c. 1744 Luise Ulrike von Preussen Queen consort of Sweden

1744 Luise Ulrike von Preussen Queen consort of Sweden.

Monarchy – Mistresses

Hedvig Ulrika Taube was the first official mistress to a Swedish King. Although public mistresses were in vogue in France, this was not particularly the case in Sweden although many kings did have mistresses. Hedvig was the mistress to Frederick I of Sweden and she was given the title of Countess von Hessenstein. Hedvig was not at all keen to become a mistress to the much older king, who was about 38 years her senior and known to have many affairs besides having his wife, the former Queen of Sweden.

It all began when Ulrika Eleonora, born in 1688, became Queen in 1718. The young princess was the youngest of her parents, and after her father and older siblings died she claimed right to the throne. Her older sister had a son, yet Ulrika insisted she was the next in line and bought up the example of Queen Christina. After she renounced absolute monarchy rule, the Riksdag agreed to her being crowned as monarchy head of Sweden.

It was short lived as her husband, Landgrave Frederick I of Hesse-Kassel soon took over as monarchy leader in 1720. Ulrika was not able to bear her husband a child and she died in 1741, due to smallpox. She is remembered as being religious and often secluding herself due to the embarrassing reputation her husband gained from all his affairs and official mistress.

King Frederick I of Sweden was born in 1676. He was known for having fought in battles and in 1700 married Louise Dorothea, Princess of Prussia. Yet she died five years later. He then married Princess Ulrika Eleonora of Sweden in 1715 with the ambition of making her queen and in that way become king.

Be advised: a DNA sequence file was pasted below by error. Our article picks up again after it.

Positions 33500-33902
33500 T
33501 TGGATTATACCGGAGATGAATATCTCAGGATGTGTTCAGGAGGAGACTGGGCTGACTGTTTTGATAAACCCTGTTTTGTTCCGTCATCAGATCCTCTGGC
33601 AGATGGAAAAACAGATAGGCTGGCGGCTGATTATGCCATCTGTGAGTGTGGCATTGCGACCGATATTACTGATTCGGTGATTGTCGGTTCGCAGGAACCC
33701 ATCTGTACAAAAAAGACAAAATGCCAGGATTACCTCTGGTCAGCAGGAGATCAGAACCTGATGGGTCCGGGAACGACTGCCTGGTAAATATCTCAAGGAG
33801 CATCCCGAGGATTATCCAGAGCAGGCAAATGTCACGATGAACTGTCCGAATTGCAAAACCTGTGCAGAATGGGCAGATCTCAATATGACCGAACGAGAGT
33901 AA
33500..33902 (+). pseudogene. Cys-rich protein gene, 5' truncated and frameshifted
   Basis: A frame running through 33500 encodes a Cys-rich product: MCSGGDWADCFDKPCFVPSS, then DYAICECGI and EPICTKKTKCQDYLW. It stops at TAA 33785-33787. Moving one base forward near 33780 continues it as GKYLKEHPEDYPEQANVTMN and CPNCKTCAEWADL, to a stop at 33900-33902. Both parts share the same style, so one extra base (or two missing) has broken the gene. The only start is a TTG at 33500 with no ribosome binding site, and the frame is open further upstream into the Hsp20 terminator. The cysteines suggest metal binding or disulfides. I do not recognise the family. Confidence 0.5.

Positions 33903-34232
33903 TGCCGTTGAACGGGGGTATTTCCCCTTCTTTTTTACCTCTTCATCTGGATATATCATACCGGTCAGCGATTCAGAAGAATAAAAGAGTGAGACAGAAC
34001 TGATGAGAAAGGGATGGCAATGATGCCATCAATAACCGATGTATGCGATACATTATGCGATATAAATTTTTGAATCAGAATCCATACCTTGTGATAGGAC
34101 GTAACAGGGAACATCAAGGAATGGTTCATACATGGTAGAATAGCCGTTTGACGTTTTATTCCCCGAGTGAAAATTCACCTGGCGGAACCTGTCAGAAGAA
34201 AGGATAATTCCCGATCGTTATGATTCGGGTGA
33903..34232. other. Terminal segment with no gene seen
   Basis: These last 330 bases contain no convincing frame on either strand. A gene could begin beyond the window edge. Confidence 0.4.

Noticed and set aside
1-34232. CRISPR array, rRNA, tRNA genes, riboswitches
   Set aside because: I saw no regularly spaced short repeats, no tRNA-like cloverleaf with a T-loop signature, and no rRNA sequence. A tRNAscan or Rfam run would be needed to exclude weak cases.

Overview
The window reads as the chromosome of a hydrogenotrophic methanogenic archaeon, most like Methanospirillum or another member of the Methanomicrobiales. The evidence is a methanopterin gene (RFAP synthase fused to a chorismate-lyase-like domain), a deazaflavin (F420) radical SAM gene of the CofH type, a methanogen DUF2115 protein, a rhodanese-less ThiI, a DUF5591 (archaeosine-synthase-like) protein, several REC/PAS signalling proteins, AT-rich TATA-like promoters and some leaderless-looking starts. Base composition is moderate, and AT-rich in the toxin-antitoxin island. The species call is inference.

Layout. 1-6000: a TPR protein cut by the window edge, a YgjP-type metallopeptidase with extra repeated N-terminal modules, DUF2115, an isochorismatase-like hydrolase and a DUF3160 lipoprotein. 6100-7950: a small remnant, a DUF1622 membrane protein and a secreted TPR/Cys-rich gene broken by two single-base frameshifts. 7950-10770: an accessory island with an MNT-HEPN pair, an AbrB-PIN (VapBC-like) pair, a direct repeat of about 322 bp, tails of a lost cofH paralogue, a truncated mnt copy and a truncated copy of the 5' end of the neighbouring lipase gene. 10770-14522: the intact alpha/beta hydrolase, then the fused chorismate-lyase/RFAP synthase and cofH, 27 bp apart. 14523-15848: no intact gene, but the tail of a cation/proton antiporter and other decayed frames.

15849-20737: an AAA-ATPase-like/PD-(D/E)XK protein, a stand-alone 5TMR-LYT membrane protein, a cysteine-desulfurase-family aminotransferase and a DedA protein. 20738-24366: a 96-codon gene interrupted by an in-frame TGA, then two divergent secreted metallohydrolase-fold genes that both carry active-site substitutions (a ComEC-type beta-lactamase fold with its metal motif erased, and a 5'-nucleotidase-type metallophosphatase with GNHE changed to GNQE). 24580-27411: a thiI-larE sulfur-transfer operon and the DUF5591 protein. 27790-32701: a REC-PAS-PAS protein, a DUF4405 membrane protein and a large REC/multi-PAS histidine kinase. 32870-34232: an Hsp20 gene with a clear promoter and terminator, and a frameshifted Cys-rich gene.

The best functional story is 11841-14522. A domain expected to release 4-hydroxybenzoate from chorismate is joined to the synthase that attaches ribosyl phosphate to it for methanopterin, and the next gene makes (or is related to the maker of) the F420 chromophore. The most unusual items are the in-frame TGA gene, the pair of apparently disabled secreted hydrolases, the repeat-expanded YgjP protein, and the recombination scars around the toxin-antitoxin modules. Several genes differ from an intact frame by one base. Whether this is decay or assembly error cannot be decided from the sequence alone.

He fulfilled his ambition yet seems to have loose morals and slept with numerous women. The young Hedvig was procured for the king to try and subdue his many affairs. Hedvig came from a gambling bankrupt noble family. Her family supported her being ‘given’ to the king despite her young age and the king’s vulgar reputation. They needed the king’s pardon and the royal aides soon collected her to be placed as a lady in waiting to the Queen. Yet it was known she was being the king’s mistress. The young girl, still a teenager, is quoted as saying on her way to the palace;‘My fate is harder than I could imagine. I am being forced to expose my virtue to save a family ruined by gambling.’

After about two years in 1933 she gave birth to her first child and soon that baby died. The king made his mistress a countess after that sorrowful experience. The queen was clearly jealous of her husband’s mistress. It is recognised though that the countess lived a private, quite life where she was unhappy. Many people disfavoured her as being an official mistress and she was almost exiled from the country. As the countess was giving birth to the king’s fifth child, she had a still birth and died at the same time in 1744.

Catharina Ebba Horn was the replacement as official mistress and titled Roman-German Countess. Catharina, born in 1720, only had a relationship with the king for a few years though and soon left with estates and a fortune;and was able to marry an admirer from her earlier days before her relationship with the king.

The king died 1751, with a reputation for being with prostitutes and his pronounced alcoholism.